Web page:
Words by Abi Scaife
“Doing nothing at all would feel so much worse,” says Sam Evans. “I couldn't just completely ignore the fact, or pretend that the situation didn't exist. I'm not someone that can choose what I see, and what I don't see if I know that the situation exists.”
Sam is a 38-year-old English teacher from Burrow-on-Furness in Cumbria. Today, he works as a teacher and lives in China where he has opened his arms, and sometimes his home, to stray animals.
Stray cats and dogs are a common sight in China, which has a prolific, but not particularly humane, animal trading business. Cats and dogs are sold in markets, bred on farms in poor conditions, and often escape or are abandoned on the streets.
As of 2019, it was estimated that China had 40 million stray dogs, which is around 20% of the world’s total.
For Sam, who moved to Suzhou, China from a small port town in England, it wasn’t the language or the food or the culture that was the biggest adjustment, but the ambivalence of the locals towards stray animals.
Within a week of moving to his new home in Suzhou, China, Sam found a kitten who had become trapped behind one of the University buildings. When he realised that people were ignoring the kitten’s cries and walking by, he took it upon himself to rescue the creature - and so it all began.
It wasn’t long after that, that one of his American colleagues, who also has a soft heart when it comes to stray animals, told him about a puppy that she had rescued who was in need of a home - and Sam was unable to say no.
“So then I [had the dog] and I took the kitten home as well after she was all sorted out and healthy,” explains Sam. “I thought, 'I've made a real difference’. And then there's literally, like, thousands of animals that were in the same situation just in this one city.”
Though Sam wishes he could help all the animals individually, and bring them home, it simply isn’t feasible.
“That was within the first week,” says Sam, of the kitten and puppy that began his rescuing adventure. “And if I carried on at that rate, you know, I'd be living in a zoo now.”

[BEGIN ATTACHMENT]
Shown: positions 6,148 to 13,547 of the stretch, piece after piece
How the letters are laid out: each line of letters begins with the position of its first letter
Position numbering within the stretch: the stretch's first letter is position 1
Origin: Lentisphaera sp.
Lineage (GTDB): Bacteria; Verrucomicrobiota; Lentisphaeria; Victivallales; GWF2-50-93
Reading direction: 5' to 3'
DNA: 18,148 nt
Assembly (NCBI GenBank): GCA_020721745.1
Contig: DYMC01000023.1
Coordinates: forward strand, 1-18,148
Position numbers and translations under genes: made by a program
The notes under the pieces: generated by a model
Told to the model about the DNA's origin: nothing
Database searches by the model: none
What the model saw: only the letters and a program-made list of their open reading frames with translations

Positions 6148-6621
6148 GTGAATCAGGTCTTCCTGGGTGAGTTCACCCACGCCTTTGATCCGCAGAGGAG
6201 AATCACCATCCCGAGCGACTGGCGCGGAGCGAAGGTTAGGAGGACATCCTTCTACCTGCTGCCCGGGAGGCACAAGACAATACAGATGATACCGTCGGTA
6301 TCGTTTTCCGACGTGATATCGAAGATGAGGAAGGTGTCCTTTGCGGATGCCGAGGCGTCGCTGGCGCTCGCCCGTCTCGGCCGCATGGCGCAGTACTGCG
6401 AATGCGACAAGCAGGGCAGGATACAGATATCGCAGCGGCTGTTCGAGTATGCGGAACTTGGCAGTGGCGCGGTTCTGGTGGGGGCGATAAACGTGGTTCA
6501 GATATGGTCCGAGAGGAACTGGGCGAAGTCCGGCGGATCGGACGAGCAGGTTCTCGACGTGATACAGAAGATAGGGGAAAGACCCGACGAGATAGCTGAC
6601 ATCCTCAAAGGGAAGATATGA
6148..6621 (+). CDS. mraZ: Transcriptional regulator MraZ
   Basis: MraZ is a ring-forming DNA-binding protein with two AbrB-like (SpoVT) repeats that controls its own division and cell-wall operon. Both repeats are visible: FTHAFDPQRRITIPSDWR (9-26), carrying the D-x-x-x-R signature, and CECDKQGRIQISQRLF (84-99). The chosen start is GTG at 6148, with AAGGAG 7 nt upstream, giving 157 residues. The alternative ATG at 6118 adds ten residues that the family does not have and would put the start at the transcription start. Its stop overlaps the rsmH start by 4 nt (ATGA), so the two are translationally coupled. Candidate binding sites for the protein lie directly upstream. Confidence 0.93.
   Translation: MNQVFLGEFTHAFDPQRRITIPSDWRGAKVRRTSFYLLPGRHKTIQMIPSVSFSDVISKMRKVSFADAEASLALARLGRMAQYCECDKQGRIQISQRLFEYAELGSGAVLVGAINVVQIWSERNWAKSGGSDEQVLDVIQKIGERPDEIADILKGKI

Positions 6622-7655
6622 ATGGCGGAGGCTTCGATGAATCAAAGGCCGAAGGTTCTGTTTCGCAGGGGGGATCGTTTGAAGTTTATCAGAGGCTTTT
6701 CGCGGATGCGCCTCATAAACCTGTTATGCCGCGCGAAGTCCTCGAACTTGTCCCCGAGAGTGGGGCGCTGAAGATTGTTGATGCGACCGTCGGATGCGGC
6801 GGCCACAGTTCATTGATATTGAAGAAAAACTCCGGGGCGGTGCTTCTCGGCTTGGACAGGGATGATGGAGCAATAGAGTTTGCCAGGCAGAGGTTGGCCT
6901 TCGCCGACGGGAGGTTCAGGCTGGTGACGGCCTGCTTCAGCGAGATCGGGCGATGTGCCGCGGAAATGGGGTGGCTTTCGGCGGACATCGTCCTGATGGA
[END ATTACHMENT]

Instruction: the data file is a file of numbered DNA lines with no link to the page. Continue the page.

Sam now tries to help the animals he rescues get adopted out into loving homes, like the kitten he found who now has a new family. Sam has taken home three dogs himself; Larry, the original puppy found by his colleague, Jackie and Charlie, who has sadly passed away.
“Every week or so there's going to be some other animal that you've come across, and you realise you just can't rescue all of them,” explains Sam. “So you kind of get used to making judgments like, alright, this animal is more needy than this one. All right, this animal really seems in pain, I definitely need to help it out.”
Sam now strives to take care of the animals who need it most - those who are injured or sick, or young females who should be spayed, he will take to see the vet. Though he runs fundraisers to help cover the costs of saving these animals, much comes out of his own pocket.
“I don't feel resentful of people who are honest with themselves, and try to understand what the situation is,” says Sam. “But then decide that they're not in a position to be able to help because they don't have the time or they don't have the money, or [it’s] too heavy emotionally.
“You kind of understand why people just can't do anything. Because if you're the one person who does something who takes an action, who picks the dog up, then you become responsible, financially responsible.”
Sam isn’t the only one working tirelessly to protect these animals and curb their numbers, there are others who help out including his neighbour who feeds 30 stray cats morning and night. Sam has also connected with a shelter nearby and he and some other volunteers take regular coach trips out to find and help strays.
“In terms of the overall numbers, it's like a drop in the ocean,” admits Sam. “But for the lives of those individual animals … it makes all the difference for those one or two or three animals that I can help. So yeah, it's exhausting. And it's expensive. But it would be a lot worse to do nothing.”